SAN FRANCISCO/ATLANTA Jan 9 (Reuters) - Federal Reserve policymakers say fresh inflation data out later this week will help them decide whether they can slow the pace of interest rate hikes at their upcoming meeting, to just a quarter point increase instead of the larger jumps they used for most of 2022.
If U.S. consumer price data released on Thursday confirms the cooling seen in most recent monthly jobs report, Atlanta Fed Bank President Raphael Bostic told reporters on Monday that he would have to take a quarter point increase "more seriously and to move in that direction."
"Eventually I want us to get to 25" basis point rate hikes, he said. "The specific timing of that is going to be a function of the data that comes in."
Asked in a Wall Street Journal interview early on Monday about her preferred rate-hike size for the Jan. 31 to Feb.1 meeting, San Francisco Fed President Mary Daly said both 25 and 50 basis point rate hikes are "on the table" for her.
She, like Bostic, expects the Fed policy rate - now at 4.25% to 4.5% - to need to rise to a 5% to 5.25% range to do the job on inflation.
Getting there in "gradual steps does give you the ability to respond to incoming information" and take account of the delayed effect of higher borrowing costs on the broad economy, Daly said.
But at the same time, "I want to be data dependent, not wall off a 50 basis point increase," she said, adding that she will pay close attention to any signs in this week's consumer price index report for improvement in the most persistent part of the inflation picture, the price of core services excluding shelter.
After nearly a year of aggressive rate hikes designed to slow the economy and bring soaring inflation to heel, Fed policymakers say they are encouraged by the recent slowing in jobs and wage growth that could signal cooler inflation ahead.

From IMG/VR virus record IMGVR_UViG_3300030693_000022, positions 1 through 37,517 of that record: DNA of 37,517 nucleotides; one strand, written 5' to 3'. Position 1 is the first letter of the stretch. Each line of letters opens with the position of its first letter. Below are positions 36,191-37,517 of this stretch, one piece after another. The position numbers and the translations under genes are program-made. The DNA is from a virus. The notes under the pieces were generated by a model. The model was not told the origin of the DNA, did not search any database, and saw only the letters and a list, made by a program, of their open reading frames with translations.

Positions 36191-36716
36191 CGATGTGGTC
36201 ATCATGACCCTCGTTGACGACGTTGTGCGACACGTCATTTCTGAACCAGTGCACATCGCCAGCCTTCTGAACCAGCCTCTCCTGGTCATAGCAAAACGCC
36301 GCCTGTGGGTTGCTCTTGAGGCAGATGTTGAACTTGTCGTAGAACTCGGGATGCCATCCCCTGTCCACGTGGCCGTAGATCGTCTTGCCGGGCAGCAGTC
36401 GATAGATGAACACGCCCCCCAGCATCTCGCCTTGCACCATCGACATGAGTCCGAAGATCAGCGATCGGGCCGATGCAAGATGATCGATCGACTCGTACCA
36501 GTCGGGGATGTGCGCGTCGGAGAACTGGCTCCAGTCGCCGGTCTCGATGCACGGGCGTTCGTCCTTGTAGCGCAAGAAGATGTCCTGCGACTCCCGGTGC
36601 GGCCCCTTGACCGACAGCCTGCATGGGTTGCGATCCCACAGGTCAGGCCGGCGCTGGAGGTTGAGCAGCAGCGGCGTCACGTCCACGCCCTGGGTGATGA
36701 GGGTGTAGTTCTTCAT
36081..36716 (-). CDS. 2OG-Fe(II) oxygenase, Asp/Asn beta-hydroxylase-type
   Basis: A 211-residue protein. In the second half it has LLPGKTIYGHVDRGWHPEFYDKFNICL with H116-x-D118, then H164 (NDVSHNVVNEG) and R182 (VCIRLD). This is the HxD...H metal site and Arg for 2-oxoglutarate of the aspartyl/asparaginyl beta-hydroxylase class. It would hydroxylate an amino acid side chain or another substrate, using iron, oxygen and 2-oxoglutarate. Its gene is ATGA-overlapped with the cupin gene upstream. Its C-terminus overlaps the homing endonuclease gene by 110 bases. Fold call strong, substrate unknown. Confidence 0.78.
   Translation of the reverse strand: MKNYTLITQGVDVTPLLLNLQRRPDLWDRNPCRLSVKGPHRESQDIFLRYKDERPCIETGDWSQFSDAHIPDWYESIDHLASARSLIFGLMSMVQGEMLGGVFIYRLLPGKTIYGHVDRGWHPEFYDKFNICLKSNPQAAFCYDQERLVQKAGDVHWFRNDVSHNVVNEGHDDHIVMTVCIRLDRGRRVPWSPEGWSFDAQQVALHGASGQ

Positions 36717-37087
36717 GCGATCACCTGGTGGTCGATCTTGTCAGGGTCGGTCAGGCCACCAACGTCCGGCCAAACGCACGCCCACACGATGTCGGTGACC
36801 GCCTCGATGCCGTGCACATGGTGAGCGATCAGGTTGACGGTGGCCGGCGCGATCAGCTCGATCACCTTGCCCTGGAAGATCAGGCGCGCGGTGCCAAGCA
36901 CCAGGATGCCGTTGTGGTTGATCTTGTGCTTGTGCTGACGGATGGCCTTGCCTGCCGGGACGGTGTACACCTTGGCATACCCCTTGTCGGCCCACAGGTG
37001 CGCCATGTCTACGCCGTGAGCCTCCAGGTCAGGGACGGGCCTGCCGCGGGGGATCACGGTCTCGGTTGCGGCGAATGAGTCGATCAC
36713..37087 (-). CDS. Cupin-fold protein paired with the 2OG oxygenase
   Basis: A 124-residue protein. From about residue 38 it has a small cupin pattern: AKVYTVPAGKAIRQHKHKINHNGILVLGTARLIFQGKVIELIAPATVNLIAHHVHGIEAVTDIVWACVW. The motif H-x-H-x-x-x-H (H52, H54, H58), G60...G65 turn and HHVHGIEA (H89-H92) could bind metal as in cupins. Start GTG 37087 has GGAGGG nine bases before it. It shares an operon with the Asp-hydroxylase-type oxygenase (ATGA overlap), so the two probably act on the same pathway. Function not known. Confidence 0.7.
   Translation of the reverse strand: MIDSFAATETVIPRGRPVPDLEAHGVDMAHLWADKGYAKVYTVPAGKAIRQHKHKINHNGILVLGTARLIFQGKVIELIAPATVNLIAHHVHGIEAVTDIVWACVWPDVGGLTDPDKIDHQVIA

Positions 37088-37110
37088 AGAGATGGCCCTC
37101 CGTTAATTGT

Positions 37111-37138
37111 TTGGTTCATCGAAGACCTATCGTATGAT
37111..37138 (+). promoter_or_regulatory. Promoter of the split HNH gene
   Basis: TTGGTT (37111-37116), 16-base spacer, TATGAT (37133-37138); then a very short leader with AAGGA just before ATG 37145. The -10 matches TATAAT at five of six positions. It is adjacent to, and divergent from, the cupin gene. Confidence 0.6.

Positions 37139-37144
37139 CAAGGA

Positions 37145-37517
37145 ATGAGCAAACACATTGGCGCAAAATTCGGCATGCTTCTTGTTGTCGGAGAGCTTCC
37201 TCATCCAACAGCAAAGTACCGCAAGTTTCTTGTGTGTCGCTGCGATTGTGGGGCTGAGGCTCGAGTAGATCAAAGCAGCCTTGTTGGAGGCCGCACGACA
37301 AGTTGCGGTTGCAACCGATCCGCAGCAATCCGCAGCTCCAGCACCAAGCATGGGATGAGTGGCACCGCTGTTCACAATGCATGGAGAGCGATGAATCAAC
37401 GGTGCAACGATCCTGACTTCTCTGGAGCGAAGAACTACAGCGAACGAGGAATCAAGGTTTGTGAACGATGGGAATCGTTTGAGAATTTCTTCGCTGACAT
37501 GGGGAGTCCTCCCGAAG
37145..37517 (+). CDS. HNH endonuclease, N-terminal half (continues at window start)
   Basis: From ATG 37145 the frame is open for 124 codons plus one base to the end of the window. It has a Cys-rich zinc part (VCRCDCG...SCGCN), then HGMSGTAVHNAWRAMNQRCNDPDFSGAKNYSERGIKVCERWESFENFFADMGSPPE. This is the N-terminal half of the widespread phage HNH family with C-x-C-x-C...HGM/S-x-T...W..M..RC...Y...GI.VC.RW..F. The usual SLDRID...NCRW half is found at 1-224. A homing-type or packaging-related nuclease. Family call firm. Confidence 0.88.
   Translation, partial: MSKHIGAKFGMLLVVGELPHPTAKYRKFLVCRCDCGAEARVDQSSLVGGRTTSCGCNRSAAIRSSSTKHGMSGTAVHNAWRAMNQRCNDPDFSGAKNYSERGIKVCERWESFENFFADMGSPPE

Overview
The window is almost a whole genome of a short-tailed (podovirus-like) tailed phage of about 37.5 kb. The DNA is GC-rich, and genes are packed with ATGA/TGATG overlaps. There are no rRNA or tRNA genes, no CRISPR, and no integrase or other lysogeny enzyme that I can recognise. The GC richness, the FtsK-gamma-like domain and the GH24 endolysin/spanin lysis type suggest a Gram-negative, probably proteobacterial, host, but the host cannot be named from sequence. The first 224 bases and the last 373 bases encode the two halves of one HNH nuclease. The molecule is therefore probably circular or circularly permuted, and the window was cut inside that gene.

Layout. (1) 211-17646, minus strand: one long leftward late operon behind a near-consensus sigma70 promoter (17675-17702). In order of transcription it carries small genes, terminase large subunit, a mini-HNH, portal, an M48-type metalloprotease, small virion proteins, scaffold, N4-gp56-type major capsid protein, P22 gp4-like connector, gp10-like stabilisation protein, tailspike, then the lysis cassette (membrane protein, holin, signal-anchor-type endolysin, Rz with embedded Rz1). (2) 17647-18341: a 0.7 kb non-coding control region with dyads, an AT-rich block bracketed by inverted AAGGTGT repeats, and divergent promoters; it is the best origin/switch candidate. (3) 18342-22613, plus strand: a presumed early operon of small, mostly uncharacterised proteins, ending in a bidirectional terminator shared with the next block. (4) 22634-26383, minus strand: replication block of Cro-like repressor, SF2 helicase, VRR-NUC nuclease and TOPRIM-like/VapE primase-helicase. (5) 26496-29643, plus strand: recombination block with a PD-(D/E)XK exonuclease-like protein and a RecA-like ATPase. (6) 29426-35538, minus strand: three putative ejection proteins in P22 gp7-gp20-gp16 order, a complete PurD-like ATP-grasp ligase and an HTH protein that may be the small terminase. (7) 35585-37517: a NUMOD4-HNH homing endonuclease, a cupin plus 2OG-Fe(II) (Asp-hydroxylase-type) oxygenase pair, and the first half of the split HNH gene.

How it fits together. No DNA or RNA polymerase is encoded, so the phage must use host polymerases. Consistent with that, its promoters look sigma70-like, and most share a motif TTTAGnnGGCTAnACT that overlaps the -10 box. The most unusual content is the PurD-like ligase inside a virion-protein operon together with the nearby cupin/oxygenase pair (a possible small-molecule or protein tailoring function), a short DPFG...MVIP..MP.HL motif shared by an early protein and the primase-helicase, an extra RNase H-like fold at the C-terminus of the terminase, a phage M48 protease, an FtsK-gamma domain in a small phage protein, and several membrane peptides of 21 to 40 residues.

But they are loathe to stop interest rate hikes or even downshift to smaller rate-hike increments too soon, for fear of entrenching high inflation and ultimately forcing the Fed to raise rates further.
As they calibrate the size of their rate hikes over coming meetings, policymakers continue to debate not just how high rates need to rise, but also how long they need to stay there to bring inflation closer to the Fed's 2% target.
The Fed's last policy meeting minutes in December showed no policymakers expect to cut rates this year. That contrasts with market expectations for the Fed to start cutting rates by the second half of the year, presumably in response to a slowing economy.
On Monday, Bostic said his "base case" is for no rate cuts in 2024 either, although that call has wide confidence bands around it.
That would make him among the most hawkish of the Fed's 19 policymakers, most of whom expect cuts to the policy rate to below 4.5% next year.
Daly said that as the Fed tightens policy, she expects the U.S. unemployment rate, now at 3.5%, to rise to about 4.5% or 4.6%, and inflation, now running at 5.5% by the Fed's preferred measure, to the low 3% range by the end of 2023 and closer to 2% in 2024.
Getting inflation down faster than that would require "enormous" labor market pain that Daly said she is not willing to inflict.
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